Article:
Choose the approach based on the application’s complexity and the size of the upgrade gap. Phased upgrades are recommended for larger applications to reduce unforeseen issues. Smaller applications with a small upgrade gap may consider a direct jump for simplicity and speed.
Evaluate the need for data and structure migrations due to changes in gems or core features. Opt for a phased approach or direct jump based on the complexity and scale of your application, keeping in mind that a phased approach can provide more control and stability during the upgrade process.
By following these recommendations, you can navigate the upgrade process more effectively and ensure a successful transition to an enhanced and up-to-date Ruby on Rails application.
Step 3: Change your application’s Ruby Version.
To ensure the security and stability of your Ruby applications, it is crucial to keep your Ruby version up to date. Begin the update process by checking your application’s compatibility with the new Ruby version. To manage multiple Ruby versions on your system, it is recommended to use a version manager like RVM (Ruby Version Manager) or rbenv or asdf. These tools allow you to install multiple versions of Ruby smoothly, switch between them easily, and manage different Ruby versions without interfering with your system’s default Ruby installation.
In Ruby on Rails applications, the version of Ruby used by the application is typically specified in the “Gemfile”.
The “.ruby-version” file is a configuration file used in Ruby projects, particularly in Ruby on Rails applications. It specifies the version of Ruby that should be used when working on the project. This file helps developers and tools (like version managers) to automatically set the appropriate Ruby version for the project, ensuring consistency and compatibility.
For instance, if the “.ruby-version” file contains “2.6.6”, it indicates that the Ruby version 2.6.6 should be used for the current project. When a developer or a tool detects this file, it automatically switches to the specified Ruby version to ensure the application runs correctly without any version-related issues.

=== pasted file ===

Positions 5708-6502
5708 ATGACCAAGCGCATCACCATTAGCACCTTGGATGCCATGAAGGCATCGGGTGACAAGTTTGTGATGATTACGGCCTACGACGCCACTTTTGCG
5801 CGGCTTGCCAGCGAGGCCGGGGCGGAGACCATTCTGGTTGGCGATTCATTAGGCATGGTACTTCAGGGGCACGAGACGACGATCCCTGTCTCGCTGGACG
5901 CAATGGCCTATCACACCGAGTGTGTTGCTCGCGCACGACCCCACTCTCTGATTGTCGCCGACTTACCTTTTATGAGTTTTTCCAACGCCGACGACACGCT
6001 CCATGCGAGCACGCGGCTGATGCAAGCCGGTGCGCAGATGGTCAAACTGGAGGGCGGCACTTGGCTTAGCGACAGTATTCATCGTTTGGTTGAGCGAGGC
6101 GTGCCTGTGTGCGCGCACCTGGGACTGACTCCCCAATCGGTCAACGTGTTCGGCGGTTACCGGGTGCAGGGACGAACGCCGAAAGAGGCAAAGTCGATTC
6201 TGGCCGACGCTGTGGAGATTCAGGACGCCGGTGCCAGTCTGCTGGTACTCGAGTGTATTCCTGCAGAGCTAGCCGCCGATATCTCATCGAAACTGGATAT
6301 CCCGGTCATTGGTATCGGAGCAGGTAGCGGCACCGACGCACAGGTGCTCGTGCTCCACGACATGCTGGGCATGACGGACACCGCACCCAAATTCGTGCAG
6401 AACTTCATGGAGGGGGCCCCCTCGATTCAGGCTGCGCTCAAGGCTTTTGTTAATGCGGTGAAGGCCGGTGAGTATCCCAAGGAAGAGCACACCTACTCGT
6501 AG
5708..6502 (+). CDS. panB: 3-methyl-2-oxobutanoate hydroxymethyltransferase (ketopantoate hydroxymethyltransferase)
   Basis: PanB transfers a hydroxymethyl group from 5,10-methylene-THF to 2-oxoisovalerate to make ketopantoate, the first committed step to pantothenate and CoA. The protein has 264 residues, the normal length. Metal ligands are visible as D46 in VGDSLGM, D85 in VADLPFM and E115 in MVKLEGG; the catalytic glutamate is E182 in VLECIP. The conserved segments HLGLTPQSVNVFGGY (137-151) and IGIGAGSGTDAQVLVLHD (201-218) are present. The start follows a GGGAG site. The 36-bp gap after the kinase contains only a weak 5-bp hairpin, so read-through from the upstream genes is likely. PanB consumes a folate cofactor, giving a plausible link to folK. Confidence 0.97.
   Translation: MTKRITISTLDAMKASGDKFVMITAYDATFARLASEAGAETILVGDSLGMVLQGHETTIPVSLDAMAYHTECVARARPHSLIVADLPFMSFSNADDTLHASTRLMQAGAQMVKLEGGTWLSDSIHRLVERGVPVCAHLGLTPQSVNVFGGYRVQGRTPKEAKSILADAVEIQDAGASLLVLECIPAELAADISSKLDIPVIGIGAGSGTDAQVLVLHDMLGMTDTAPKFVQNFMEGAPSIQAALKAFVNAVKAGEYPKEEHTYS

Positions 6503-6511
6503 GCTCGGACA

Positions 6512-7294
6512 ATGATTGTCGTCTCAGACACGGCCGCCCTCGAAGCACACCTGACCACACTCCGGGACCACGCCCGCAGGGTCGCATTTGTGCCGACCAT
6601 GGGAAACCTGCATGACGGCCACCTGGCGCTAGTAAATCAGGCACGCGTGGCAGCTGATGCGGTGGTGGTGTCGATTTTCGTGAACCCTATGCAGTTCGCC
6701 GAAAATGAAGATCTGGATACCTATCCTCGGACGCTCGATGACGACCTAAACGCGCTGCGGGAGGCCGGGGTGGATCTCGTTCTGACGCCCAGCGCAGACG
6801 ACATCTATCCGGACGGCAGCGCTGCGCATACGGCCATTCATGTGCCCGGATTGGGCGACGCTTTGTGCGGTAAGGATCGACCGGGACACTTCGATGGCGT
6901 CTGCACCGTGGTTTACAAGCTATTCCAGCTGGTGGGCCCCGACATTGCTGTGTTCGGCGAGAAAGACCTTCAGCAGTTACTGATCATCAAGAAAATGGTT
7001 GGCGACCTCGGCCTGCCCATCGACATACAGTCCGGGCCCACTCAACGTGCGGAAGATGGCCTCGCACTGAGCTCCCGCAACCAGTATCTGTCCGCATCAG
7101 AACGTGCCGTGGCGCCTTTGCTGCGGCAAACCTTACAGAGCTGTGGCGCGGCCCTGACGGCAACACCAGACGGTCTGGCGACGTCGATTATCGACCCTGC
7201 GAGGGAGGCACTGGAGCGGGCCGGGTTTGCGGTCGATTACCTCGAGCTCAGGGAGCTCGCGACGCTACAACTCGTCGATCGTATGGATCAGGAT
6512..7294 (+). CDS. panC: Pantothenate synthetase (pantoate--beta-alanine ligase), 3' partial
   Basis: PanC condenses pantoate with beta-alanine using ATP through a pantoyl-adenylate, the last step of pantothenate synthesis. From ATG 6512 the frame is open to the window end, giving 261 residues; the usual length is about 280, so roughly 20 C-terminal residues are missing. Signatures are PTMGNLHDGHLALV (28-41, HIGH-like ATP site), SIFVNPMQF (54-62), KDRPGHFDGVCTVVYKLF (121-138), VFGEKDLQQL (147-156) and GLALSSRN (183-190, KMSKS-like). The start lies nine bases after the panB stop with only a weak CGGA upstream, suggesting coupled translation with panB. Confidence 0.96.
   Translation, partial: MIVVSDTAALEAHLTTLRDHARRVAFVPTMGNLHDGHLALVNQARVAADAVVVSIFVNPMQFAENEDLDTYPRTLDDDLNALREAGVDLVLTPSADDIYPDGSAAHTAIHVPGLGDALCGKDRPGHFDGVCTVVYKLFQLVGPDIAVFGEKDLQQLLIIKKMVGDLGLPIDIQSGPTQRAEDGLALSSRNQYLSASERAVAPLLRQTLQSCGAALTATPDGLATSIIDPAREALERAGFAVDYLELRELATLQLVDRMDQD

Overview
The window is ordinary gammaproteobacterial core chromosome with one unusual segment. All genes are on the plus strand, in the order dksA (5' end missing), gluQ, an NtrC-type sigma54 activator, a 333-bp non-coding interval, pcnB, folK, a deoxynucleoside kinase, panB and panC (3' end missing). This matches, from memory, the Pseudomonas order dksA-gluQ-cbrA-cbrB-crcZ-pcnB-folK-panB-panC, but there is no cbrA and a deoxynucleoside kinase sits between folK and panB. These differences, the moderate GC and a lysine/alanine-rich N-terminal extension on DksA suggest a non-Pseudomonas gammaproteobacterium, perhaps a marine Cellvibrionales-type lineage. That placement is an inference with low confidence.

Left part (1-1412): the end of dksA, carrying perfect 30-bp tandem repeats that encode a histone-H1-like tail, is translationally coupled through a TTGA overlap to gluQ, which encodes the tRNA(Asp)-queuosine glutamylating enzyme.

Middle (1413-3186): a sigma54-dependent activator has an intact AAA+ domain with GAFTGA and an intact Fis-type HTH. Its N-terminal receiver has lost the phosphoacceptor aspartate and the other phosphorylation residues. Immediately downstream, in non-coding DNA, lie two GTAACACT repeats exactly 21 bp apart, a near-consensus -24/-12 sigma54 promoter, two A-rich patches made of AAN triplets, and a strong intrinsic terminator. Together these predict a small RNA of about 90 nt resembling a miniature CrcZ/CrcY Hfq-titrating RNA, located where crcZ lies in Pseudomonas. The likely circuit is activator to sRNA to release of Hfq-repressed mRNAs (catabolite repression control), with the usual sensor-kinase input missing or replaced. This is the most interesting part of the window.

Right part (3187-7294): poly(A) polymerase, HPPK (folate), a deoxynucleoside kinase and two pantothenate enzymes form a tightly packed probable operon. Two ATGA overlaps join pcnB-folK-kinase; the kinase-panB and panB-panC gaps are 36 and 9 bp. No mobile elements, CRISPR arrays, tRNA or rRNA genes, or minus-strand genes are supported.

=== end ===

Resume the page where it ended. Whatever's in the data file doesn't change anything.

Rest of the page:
Minimum supported Ruby version for Rails
Step 4: Update your application’s Rails Version.
Once you have successfully updated your Ruby version, it’s time to update your Rails version. Begin by updating the Rails gem version specified in your application’s Gemfile to the desired version. This file contains a list of dependencies and their respective versions required for your Rails application to run correctly.
To update the Rails gem, you can manually modify the Gemfile by replacing the existing version number with the new desired version.
Alternatively, you can use the
bundle update command in your terminal, automatically updating the Rails gem to the latest stable version or the version specified in your Gemfile.
Step 5: Update the configuration of your application.
While upgrading a Ruby on Rails application, a systematic approach is essential for addressing deprecated code and configurations. The codebase should be thoroughly analysed to identify all deprecated elements, such as outdated gem dependencies and Rails APIs.
Rails provides comprehensive release notes for each of its versions, which highlight the deprecated features and suggest alternative approaches. Review the upgrade guide for the Rails version you’re upgrading to and make the necessary changes in your application code. Pay close attention to changes in controller syntax, view rendering, and any other areas mentioned in the upgrade guide. This is essential because if there happens to be any deprecated functions then this will let you know as it gets broken. Due to the complexity and potential impact of these updates, seeking guidance from an expert becomes essential. For more details about the update configurations, check out this guide from Rails.
Starting from Rails 5 version, rails has released a command to update the application’s configurations to desired Rails version’s configurations. We can use the below command to achieve the same.
Alternatively, If you are interested in knowing more about the configuration-related changes between your current Rails version and proposed Rails version, you can use Railsdiff. This website provides detailed information on where we need to update the changes in the application’s default configurations for the Rails version update. For example, if you are upgrading your application from version Rails 3 to Rails 4, then this website will be useful to know about the changes in the application’s configurations.
Step 6: Update deprecated dependencies
As Rails and gems evolve, older dependencies may become outdated and no longer supported, leading to potential compatibility issues or security vulnerabilities.